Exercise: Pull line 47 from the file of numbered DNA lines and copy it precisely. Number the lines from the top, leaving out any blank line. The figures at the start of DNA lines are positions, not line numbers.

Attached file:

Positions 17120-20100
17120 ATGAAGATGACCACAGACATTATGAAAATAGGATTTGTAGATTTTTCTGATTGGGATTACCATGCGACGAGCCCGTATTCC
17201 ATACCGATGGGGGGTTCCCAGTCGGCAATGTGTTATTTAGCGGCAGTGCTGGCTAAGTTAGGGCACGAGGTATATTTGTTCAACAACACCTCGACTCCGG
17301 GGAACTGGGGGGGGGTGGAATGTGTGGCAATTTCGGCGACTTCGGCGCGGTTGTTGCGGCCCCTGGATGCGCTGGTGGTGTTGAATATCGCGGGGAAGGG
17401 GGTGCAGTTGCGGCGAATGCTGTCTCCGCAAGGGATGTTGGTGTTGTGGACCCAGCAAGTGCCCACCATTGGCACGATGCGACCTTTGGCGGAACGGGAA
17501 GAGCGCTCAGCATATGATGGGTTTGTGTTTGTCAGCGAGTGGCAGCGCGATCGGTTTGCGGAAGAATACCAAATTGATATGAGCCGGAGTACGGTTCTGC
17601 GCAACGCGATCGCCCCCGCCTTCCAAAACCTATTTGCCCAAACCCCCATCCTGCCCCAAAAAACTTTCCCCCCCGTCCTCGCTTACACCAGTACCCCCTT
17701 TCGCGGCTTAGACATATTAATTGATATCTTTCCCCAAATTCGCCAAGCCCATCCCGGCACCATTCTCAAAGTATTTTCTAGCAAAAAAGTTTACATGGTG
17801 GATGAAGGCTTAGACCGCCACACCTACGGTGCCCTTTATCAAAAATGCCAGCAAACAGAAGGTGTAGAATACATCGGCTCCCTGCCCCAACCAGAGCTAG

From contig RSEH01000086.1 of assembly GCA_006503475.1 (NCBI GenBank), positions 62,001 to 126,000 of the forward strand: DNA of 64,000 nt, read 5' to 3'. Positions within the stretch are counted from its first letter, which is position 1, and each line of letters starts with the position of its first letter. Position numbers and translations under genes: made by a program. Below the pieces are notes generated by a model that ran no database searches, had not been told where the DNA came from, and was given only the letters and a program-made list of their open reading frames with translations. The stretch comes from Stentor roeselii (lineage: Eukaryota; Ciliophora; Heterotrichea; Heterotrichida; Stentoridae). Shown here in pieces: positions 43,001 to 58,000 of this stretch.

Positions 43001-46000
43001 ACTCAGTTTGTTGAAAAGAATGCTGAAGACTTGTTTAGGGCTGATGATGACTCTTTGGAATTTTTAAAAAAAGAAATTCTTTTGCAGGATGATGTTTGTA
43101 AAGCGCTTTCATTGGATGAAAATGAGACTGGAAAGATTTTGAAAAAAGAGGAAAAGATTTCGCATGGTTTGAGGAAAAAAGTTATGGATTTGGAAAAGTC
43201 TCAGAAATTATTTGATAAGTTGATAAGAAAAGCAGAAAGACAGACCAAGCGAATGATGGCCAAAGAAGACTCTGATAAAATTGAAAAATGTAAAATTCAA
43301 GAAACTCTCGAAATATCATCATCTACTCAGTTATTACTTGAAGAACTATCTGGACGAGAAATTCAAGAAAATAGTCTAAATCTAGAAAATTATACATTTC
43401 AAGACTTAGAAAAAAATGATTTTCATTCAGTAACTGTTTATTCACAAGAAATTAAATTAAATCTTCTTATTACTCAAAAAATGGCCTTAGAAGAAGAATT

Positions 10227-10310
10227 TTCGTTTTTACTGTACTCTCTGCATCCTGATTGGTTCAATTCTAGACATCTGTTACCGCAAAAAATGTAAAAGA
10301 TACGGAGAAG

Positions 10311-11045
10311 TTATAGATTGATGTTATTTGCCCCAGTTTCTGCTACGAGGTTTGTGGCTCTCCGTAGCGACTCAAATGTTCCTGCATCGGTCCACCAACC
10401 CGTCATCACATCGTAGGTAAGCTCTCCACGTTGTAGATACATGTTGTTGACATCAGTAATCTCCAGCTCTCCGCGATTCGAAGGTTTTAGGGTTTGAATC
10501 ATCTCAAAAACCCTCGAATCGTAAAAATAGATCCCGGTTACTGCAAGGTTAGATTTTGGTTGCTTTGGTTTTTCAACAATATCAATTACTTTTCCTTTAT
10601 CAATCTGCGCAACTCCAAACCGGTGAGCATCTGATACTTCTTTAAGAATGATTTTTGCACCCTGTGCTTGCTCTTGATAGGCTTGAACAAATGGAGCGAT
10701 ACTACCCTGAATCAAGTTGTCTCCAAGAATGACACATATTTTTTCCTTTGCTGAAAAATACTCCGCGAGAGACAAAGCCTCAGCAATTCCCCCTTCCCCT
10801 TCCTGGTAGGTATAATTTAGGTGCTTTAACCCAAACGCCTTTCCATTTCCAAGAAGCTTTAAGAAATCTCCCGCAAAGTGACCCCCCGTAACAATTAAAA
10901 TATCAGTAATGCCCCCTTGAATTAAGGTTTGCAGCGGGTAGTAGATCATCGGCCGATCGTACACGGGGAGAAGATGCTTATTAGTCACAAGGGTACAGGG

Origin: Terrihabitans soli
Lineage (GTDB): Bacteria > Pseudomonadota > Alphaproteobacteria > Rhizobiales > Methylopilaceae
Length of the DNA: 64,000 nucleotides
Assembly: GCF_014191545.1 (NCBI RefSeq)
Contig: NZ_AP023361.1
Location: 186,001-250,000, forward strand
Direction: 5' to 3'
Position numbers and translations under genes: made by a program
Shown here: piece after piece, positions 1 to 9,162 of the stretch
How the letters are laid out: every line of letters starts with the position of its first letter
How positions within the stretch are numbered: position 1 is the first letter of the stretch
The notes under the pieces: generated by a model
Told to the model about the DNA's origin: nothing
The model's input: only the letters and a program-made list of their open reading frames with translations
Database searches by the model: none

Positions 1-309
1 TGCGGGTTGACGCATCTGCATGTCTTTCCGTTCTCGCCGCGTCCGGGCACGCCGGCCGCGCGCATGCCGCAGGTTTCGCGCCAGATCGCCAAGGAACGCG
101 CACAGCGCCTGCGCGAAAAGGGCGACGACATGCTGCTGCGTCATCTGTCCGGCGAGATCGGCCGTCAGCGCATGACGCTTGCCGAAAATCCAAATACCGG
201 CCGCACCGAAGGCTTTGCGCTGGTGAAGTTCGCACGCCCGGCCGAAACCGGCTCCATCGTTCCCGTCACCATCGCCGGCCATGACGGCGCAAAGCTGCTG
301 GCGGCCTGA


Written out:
301 GCGGCCTGA